I'm not at my home computer, so there will be no beautiful pictures of Caribbean sunrises, palm trees, or even me!(lol) But I love the tropics. I have first-hand experience with that part of the world. Through memory and from what I call the “wall of palms” (my best photos of the Caribbean) I can set readers down in a bustling tropical capital, or a tiny beachside town that is truly the Caribbean of our dreams.
But the comfort zone of personal experience can go only so far. When an editor assigned me a story set in Norway, I had to put aside my allergic reaction to cold and snow and immerse readers into a one-week visit to Oslo.
Of course, the mighty Google sent forth a never-ending stream of information. I visited Norway’s official site, and clicked on the links until I was able to build a story around a woman’s spur-of-the-moment trip. I sent her on the “Norway in a Nutshell” Tour (www.norwayinanutshell.com). She discovered Afrikan History Week (www.afrikanhistoryweek.com), the African and black expatriate community, and took in a spoken word concert as guest of the West African owner of an Oslo night club.
My next assignment sent the heroine to Scotland, and using the same method of country research, I took her to The Isle of Skye, Dunvegan Castle (www.dunvegancastle.com) and its mythical Fairy Flag. I couldn’t help but slip my love of bagpipes and military bands into the story and have the hero escort her to the Edinburgh Military Tattoo (http://www.edinburgh-tattoo.co.uk/index.html), performed against the backdrop of Edinburgh Castle. For lovers of the bagpipe, there are few things more moving than the finale featuring the Lone Piper at the top of the Castle – seeing it on video helped me to write a memorable last night in Scotland for the couple.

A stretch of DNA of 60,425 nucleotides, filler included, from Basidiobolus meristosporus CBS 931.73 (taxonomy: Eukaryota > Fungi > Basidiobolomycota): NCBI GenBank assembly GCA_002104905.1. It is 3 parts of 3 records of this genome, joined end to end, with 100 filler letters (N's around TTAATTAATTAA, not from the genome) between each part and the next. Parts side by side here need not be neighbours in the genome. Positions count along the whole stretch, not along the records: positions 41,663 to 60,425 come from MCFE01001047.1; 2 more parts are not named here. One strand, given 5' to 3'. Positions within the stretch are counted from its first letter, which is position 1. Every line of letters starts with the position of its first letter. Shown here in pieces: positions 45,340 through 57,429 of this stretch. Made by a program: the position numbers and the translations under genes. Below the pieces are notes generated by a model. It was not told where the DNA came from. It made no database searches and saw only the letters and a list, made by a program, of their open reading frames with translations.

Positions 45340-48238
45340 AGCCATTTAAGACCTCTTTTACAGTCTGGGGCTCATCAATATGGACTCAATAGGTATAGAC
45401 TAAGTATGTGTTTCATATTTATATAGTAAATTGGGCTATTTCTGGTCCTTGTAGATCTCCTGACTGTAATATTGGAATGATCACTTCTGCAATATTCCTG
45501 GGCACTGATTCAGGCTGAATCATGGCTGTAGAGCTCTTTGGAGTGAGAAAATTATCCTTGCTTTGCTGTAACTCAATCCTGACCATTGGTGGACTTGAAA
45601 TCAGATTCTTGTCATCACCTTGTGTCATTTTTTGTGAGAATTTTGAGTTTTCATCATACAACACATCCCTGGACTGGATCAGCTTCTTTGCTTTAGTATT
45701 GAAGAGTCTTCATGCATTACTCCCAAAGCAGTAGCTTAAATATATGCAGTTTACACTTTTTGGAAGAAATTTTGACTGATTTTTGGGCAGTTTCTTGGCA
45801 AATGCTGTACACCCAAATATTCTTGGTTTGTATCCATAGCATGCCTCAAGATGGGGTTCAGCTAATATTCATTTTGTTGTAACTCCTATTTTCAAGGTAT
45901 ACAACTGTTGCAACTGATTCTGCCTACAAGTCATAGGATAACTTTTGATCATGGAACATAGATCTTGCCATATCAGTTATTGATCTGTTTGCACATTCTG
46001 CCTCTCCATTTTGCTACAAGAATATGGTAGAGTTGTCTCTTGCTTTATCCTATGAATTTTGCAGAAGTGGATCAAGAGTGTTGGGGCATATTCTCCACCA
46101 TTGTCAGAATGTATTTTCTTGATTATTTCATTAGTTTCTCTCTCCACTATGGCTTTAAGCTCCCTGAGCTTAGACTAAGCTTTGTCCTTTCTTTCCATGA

In my research, I use country and city sites as well as random searches for specific needs (i.e., “Africans in Norway”). Travel sites such as Trip Advisor are invaluable for photos and first-hand, candid traveler reviews. My DVR is loaded with Travel and History Channel shows and documentaries. The late Steve Irwin’s travels with his daughter through Australia helped me set a scene in the sacred aboriginal Uluru Kata-Tjuta National Park. I researched the best Australian surfing spots to write a realistic story about the heroine’s love affair with a spectacular aboriginal surfer.
It’s obvious that I love research as much as writing. And with my resources I check, re-check and check again. There’s always somebody out there who knows just as much or more; I work hard to avoid the dreaded email that rips my “facts” to shreds.
For readers, what are some of your favorite story settings? For authors who write around the country and the world, what research tools would you recommend?
From Dusk to Dawn